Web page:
There are several ways of staging cancer. The stages depend on how far cancer has spread. The following four-stages are common for colon cancer:

  • Stage 0: The cancer is in an early stage known as carcinoma in situ. It has not grown further than the inner layer of the colon.
  • Stage 1: cancer has grown into the next layer of tissue but has not spread to lymph nodes or other organs. 
  • Stage 2: cancer has spread to outer layers of the colon but has not gone beyond the colon.
  • Stage 3: cancer has grown and spread to outer layers of the colon and has reached about three lymph nodes. However, it has not grown to distant sites. 
  • Stage 4: cancer has spread to other tissues beyond the wall of the colon. As this stage progresses, cancer reaches distant parts of the body. 

Treatment

There are various treatment options. They include:

  • Surgery: It is used to remove the tumor and the adjacent lymph nodes. It is recommended for early treatment for stages 0 to 2.
  • Chemotherapy: The treatment employs drugs to shrink or get rid of cancer cells. The option typically targets rapidly multiplying cells, which makes it ideal for treating cancer. However, it is also associated with a few side effects, such as nausea and weight loss.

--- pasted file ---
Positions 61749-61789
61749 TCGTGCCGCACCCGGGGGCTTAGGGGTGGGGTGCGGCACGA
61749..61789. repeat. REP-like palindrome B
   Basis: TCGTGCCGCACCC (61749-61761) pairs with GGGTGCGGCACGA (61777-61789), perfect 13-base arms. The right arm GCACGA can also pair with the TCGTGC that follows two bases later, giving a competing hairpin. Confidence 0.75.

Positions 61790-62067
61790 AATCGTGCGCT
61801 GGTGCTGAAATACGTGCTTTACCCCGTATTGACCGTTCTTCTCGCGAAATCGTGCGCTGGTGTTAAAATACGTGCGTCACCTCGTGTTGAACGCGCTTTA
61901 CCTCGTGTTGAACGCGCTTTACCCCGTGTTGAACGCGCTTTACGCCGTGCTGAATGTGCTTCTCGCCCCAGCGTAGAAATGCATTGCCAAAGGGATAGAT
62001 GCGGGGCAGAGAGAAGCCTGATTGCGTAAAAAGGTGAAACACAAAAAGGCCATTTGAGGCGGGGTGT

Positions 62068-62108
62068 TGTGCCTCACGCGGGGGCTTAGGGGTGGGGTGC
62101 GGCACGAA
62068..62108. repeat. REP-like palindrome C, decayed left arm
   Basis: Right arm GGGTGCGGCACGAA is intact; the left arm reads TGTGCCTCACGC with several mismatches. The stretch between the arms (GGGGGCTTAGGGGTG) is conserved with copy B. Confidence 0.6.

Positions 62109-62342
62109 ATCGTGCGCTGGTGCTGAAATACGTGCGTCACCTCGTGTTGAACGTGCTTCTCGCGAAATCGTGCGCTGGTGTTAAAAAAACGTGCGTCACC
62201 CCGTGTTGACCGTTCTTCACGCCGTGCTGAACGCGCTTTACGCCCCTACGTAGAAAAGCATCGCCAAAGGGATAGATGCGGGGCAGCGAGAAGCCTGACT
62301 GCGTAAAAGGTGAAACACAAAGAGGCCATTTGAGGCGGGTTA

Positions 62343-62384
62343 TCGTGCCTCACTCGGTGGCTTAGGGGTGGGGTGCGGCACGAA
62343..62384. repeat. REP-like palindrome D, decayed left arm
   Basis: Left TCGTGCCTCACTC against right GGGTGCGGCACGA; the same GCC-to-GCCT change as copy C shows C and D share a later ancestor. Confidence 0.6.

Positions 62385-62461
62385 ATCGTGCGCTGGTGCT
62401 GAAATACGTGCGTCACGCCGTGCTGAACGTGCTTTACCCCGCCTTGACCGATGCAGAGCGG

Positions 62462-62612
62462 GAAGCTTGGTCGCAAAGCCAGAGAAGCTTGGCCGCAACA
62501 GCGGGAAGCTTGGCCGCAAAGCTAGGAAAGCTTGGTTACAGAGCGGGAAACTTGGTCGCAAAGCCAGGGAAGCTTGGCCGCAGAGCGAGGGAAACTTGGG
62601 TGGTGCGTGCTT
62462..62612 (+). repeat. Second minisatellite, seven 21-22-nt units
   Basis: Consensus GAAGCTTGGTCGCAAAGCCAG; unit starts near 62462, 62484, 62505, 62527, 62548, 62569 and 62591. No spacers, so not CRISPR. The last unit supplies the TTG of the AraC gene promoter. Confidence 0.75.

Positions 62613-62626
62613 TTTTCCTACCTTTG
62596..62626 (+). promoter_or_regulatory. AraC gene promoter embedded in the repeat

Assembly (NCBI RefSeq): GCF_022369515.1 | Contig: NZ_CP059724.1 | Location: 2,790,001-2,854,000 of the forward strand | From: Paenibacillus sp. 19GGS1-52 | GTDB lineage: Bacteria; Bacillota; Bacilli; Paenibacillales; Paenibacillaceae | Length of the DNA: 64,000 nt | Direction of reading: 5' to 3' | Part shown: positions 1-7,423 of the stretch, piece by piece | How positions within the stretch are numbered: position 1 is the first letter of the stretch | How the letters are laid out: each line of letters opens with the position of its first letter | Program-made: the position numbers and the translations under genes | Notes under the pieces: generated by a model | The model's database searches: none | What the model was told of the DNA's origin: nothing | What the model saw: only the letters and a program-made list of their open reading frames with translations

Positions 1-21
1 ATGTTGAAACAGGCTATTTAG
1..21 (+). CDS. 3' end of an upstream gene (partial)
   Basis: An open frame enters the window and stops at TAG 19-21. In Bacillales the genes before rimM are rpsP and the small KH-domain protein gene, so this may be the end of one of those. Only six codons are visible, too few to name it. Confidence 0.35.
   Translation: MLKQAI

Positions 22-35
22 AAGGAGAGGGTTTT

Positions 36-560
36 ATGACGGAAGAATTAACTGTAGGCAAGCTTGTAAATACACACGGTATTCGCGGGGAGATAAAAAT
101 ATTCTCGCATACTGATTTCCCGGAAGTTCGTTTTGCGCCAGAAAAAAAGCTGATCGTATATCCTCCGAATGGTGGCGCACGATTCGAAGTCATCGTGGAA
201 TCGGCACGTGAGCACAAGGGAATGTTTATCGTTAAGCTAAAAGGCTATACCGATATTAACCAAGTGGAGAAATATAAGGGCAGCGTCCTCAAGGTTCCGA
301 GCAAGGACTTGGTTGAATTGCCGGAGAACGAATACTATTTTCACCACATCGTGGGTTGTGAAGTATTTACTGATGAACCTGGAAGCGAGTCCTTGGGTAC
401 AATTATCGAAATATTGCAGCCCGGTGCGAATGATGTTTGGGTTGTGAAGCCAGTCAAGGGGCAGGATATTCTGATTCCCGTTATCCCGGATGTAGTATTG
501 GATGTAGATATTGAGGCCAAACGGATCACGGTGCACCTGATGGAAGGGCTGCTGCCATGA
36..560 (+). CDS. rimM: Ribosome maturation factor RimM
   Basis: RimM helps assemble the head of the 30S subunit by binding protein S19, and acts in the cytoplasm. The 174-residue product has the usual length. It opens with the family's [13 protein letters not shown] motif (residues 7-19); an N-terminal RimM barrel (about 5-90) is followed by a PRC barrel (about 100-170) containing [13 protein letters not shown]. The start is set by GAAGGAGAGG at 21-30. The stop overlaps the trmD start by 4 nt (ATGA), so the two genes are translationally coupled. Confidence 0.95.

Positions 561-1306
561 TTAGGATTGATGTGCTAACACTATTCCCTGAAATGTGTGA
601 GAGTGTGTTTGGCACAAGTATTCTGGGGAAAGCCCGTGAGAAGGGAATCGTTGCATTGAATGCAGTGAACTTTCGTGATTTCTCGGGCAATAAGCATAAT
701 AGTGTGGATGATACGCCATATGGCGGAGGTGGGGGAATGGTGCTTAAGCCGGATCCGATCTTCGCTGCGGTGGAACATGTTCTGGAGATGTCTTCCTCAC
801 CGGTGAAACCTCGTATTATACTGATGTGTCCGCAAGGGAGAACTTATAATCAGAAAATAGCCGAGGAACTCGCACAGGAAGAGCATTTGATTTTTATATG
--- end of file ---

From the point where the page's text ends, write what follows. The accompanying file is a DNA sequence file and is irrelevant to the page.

• Radiation therapy: It uses high-energy rays to kill cancerous cells. A doctor may equally use radiation to shrink a tumor before removing it surgically. It is a very useful approach for cancers that occur in one location and have not spread.
  • Targeted Therapy: It is the use of specific medications that target a particular behavior in cancer cells. They include medicines that stop cancer cells from multiplying.

Prevention

Screening for colon cancer is recommended for individuals with an average risk, mostly those aged about 50 years.

However, those with increased risk, such as those with a family history of the condition are advised to consider screening sooner.

Other preventive measures are generally lifestyle changes that include:

For more information on treatment, speak to a doctor, or get access to a hospital near you through the Uzima Health App.